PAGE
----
Women in Pakistan with their embroidery.

To kick off 2022, I wrote my first newsletter on the importance of finding — and spreading — joy in these difficult times, reflecting on the life’s work of Archbishop Desmond Tutu and his belief that joy can be found in a life of serving others, in fighting for justice, in leading from a moral compass and an unshakeable faith.

This week, I am thinking about a different kind of joy. The joy of creation and the joy that comes from appreciating and sharing beauty, culture and community.

Susan Hull Walker went on a journey to find all of that… and then to find a way to share it. In 2015, she founded the Ibu Movement which works with women artisans around the world to preserve and uplift the cultural arts, the heritage skills and the community stories that she found in her travels. 

Today, the Ibu Movement collaborates with more than 100 groups of artisans in 40 countries offering a path to financial self-sufficiency for the artisans via a website, a bricks and mortar store and pop-up shops.

“I’m humbled by the trusting, reciprocal relationships Ibu has with women around the world. These artisans count on Ibu for work, and we count on them to bring the world the finest of their craft,” says Susan.

In many cases, these uniquely handmade textiles and jewelry are created with skills that the Western world has lost or devalued. Most importantly, they also carry women’s stories that might otherwise be lost to history. 

Susan with artisans from the BeadWORKS collective in Kenya.

It was that — the stories that Susan uncovered when sitting with and working with the beading collectives, the textile weavers, the glass etchers, the bone jewelry makers — that propelled her to leave her first calling as a minister to pursue this mission. She had studied world religions at Harvard Divinity School and served as a minister in Maine, San Francisco, and Charleston, SC.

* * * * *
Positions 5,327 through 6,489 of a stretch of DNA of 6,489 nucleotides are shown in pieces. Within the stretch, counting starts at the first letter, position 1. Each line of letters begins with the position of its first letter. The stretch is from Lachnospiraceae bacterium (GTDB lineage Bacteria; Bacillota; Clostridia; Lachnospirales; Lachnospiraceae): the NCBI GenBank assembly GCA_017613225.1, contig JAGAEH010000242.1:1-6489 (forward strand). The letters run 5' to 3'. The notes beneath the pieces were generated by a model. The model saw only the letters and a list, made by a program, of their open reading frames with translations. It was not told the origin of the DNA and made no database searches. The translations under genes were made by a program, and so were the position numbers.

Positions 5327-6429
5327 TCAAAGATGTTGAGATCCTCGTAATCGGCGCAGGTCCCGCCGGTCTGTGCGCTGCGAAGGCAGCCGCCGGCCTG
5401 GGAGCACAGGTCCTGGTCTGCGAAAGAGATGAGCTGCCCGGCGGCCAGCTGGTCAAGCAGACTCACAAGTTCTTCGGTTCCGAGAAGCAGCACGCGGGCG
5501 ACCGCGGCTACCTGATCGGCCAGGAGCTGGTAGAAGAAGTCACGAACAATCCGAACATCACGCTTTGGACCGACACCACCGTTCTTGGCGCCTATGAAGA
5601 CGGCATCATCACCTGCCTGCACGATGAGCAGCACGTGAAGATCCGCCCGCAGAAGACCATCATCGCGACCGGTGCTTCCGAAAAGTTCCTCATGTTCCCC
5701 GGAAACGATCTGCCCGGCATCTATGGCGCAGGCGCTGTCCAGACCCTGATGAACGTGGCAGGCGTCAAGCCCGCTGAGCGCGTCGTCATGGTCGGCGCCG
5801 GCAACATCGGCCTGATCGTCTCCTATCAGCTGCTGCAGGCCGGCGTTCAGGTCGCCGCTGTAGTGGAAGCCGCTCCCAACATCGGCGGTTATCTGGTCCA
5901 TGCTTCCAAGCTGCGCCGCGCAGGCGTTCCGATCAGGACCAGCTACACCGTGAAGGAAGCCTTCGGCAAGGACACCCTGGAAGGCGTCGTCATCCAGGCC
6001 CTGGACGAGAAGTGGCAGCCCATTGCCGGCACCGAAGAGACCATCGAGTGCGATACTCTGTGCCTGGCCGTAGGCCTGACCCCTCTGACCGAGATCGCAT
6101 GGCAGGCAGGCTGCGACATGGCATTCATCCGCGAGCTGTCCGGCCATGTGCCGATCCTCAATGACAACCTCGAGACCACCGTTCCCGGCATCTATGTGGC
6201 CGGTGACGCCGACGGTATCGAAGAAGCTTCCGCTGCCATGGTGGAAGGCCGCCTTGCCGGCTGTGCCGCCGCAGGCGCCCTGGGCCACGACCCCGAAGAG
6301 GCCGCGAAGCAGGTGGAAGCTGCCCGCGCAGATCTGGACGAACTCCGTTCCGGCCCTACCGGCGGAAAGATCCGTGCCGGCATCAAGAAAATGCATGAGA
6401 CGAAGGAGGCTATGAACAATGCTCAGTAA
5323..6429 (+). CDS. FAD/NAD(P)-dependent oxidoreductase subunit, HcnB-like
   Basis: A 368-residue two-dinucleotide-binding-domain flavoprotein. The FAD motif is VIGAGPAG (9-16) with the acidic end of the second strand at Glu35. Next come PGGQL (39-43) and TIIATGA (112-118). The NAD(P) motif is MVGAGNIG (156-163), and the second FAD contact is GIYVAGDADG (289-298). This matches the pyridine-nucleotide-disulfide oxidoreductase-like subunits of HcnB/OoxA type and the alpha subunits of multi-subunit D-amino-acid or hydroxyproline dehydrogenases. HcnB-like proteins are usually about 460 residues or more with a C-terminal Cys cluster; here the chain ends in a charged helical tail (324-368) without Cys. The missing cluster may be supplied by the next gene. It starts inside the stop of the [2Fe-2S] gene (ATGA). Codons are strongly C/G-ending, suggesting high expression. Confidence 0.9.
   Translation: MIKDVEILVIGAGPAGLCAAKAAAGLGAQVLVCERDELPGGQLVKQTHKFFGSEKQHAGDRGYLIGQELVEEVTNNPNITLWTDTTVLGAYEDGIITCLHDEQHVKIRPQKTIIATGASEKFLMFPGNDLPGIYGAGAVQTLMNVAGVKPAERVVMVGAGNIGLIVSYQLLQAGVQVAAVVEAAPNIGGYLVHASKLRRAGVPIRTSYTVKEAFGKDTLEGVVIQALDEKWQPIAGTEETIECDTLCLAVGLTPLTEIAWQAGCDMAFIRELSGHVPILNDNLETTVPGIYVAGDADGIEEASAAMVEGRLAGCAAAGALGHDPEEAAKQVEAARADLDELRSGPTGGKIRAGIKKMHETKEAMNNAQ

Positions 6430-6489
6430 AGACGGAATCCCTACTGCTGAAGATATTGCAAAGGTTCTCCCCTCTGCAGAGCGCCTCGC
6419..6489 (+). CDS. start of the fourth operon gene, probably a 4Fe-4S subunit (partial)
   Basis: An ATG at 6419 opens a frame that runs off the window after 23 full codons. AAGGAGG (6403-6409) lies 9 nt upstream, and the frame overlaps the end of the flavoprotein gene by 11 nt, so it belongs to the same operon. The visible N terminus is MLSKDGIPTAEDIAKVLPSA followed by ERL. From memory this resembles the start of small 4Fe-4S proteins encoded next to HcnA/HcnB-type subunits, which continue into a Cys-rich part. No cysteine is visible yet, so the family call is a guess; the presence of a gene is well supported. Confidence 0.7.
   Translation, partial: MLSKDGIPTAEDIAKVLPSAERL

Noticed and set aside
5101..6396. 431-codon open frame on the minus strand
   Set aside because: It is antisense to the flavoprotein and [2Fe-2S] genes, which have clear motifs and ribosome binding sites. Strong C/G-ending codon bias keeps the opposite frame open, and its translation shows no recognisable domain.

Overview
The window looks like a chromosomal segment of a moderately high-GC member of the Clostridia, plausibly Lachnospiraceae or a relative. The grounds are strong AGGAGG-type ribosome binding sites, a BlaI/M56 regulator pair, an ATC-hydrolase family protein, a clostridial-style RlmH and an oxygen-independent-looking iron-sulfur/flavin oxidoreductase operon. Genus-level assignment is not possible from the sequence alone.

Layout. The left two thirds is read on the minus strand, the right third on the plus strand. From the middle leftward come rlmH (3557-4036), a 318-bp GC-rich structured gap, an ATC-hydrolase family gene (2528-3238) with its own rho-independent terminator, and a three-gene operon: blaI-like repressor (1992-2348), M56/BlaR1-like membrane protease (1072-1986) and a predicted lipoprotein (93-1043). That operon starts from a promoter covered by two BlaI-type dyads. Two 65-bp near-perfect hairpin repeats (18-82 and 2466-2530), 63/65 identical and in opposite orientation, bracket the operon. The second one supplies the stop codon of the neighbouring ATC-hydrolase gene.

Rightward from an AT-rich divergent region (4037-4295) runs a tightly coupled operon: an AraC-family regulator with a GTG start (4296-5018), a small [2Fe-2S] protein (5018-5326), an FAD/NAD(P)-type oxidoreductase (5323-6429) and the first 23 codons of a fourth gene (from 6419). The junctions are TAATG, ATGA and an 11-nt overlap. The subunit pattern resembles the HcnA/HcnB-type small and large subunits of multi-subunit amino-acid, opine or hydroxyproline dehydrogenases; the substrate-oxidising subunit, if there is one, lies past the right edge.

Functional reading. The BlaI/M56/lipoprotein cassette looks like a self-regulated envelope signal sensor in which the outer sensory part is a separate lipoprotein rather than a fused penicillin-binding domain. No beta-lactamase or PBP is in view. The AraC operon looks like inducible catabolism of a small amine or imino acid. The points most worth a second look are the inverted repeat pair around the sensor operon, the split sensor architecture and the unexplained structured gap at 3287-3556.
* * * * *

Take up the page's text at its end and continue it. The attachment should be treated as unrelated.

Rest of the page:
But, she says, it was her study of textiles that opened her eyes to something she was missing as a minister…a woman’s way of recording her mind and her soul. What she didn’t find in sacred texts written by men, she found in textiles — spun, woven, dyed and embellished — by women. 

She returned to school to study fiber arts, learning to weave and interpret the languages of cloth, and then she went searching for that language and the stories that artisans were sharing in their craft.

Textiles, she realized, have been for centuries a woman’s text. 

Susan with a textile embroiderer in Chiapas, Mexico.
Saina, left, overseeing the sampling of her design at the BeadWORKS Center in Kenya.

“Before I began this work,” says Saranto, a member of the BeadWORKS collective in Kenya, “I relied solely on my husband. I was sitting at home with nothing. Since joining BeadWORKS, I have my own source of income and can decide what I want for my family. I feel like I am a queen in my own household. I support my husband. I pay for school, buy food, dress well — I am supporting the whole family. I’m in a very different place.”

The Ibu Collective includes over 10,000 women artisans. The Ibu design team collaborates with 50 groups of artisans to create unique designs for Ibu, and for the other 50 design groups, Ibu serves as a global distributor at its online store — ibumovement.com — and in the flagship Ibu shop on King Street in Charleston, S.C.

Allies in over 200 countries come to the Ibu website, and over 35,000 allies in the movement (followers, customers, donors) lend support to the Ibu Movement. Susan also writes an email newsletter, Ibulliance, highlighting the beautiful creations and the perspectives of artisans each week. You can sign up for the newsletter at the Ibu Movement website. (Scroll down and click “Join the Movement.”)